There Was a Period of Time When I Had Quit. But Sometimes Now and Then I Still Take Pictures in the Same Places

March 11 Fixed-Point Observation Photo Archive Project Open Salon, at the Thinking Table on April 31, 2013


This article was translated by Chloe Brooks, Callysta Caraballo, Rebecca Diego, Kimberly Fenn, Jeremy Garvida, Wen Jiang, Sarina Katznelson, Miya Kewish, Sammie Kuriyama, Ting-Chieh Ou-Yang, Isabella Tinte, and Yuyang Zhang. This collaborative translation was part of an advanced Japanese language class at the University of Washington taught by Justin Jesty.



Narrator: Nahoko Nakayama
Interviewer: Masami Satō (20th Century Archive Sendai, NPO)

■ When the muddy water had receded after coming up to the top of the staircase in our house. (After this it flooded up to the 2nd floor again.)

March 13, 2011, 16:05 The second floor at home in Tsukiyama, Ishinomaki, Miyagi Prefecture


My name is Nakayama and I'm from Ishinomaki. The area of Ishinomaki where our house was on March 11th is about 200 meters away from what's known as Ishinomaki Industrial Port, where the big Nippon Paper factory is, at the foot of Mt. Hiyori. My family has four members: me, my husband who's a businessman, and an 11-month-old and a 5-year-old daughter. On the day of March 11 my husband was at work so when the earthquake struck at 2:46pm it was me and my two children. Because of the damage done by the tsunami, our house was totally destroyed and unlivable. For 4 months, we rotated our evacuation lives among our relative’s houses in Sendai-shi, Tomiya-machi, and Shiogama-shi. In the middle of August, we secured some temporary housing, where we lived for a year, but after that we made the decision to have the damage to our house repaired. Now it has been completely remodeled and the four of us live there together.

Since I was inside the house on the day of the earthquake, I couldn't hear any tsunami warnings at all, and because there was no electricity I had no information, so I was just watching out the window. I think it was around 3:15pm when the tsunami came rushing in, like a wave of black paint sloshing around. In about three seconds, before I even had time to count, it washed away our two cars parked in front of the house. As soon as we saw that happen we scrambled up to the second floor and got out of harm’s way. Then I was just staring down the stairwell at it for a long time thinking, "What am I going to do with all this water?" I took this photo at about 4:05 when it had temporarily receded. People often comment that it's amazing that I was taking photos like this. After thinking back over it a lot I think there was one reason I took it. It was a picture I took to show my husband how far the water had come up when he wasn’t at home. My husband isn't home much because of work, and because he doesn’t get to see most of the things like our kids’ events and their growing up with his own eyes, I have a habit of taking pictures and showing him when he gets home, like “look this is what we did today.” I think the habit kicked in at that time, so I took the one picture to have something to show without even feeling any fear.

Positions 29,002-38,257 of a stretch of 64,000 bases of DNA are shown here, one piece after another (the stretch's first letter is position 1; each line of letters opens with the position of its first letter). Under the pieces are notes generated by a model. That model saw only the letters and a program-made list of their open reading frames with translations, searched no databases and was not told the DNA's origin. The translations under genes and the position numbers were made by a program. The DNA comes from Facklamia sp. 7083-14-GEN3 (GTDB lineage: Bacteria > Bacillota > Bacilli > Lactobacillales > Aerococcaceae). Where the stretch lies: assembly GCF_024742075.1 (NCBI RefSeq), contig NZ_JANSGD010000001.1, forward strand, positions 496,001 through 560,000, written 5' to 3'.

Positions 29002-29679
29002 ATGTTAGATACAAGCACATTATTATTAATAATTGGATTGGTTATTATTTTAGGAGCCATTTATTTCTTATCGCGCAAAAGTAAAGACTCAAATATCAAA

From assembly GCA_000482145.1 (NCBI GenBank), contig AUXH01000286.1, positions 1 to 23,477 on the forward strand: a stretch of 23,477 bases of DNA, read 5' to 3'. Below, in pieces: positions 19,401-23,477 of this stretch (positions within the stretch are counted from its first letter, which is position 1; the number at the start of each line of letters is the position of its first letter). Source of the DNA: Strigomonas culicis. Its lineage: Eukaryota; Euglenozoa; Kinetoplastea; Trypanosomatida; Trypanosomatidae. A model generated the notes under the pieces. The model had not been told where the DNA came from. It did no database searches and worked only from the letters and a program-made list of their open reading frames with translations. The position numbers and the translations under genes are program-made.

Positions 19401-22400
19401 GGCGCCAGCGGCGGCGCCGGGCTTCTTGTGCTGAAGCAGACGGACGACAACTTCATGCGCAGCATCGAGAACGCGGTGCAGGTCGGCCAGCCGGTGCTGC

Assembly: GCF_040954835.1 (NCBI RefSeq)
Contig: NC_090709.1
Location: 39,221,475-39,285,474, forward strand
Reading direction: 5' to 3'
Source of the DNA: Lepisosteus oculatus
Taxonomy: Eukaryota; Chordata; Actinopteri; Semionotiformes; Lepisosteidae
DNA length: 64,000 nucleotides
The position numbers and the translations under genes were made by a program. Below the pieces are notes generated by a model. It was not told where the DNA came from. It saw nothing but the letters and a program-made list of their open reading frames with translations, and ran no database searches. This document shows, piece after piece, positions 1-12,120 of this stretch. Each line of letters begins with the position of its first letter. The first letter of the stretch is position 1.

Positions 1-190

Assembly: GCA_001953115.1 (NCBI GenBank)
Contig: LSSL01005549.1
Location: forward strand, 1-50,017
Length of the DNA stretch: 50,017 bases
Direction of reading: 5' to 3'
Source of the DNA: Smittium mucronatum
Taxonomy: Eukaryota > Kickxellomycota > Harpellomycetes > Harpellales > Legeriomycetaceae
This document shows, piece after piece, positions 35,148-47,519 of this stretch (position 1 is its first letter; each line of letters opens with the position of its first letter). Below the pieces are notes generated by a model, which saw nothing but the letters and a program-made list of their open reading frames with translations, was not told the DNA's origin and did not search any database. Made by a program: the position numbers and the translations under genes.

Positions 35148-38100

■ They Finally Smiled

April 19, 2011, at home in Tsukiyama, Ishinomaki, Miyagi Prefecture


April 19 was around the time cars were finally able to access the neighborhood where our house is. The roads had been blocked by debris and it was a neighborhood where the water took a long time to recede. I recall that this was the first time we could take the car to go see our house as a family. If I explain why I took this photo, the kids look like they're smiling happily in it, but it actually took a long time to get to the point of that smile. The debris smelled bad. It was scary and made strange sounds when the wind blew. The house was shaky and everything was just dirty. As soon as we arrived at the house, the children started saying, “I don’t want to be back here, Mommy. Can't we go home already? I don’t like it here anymore, it smells bad, it’s scary,” and they started crying and fussing when we tried to clean up the debris, and wouldn't even let us clean up. But as the clean-up progressed and it got a little nicer they started saying "Mommy it's finally getting cleaner. It's so much better. I can see some of my old toys.” This picture is from when they finally started to smile again. The picture really embodies the feeling of relief that I had when I took it like, thank goodness they finally started smiling again.

■ The Children Riding Their Bicycles in the Now-Vacant Lots Near Our House.

March 14, 2012, in Tsukiyama, Ishinomaki, Miyagi Prefecture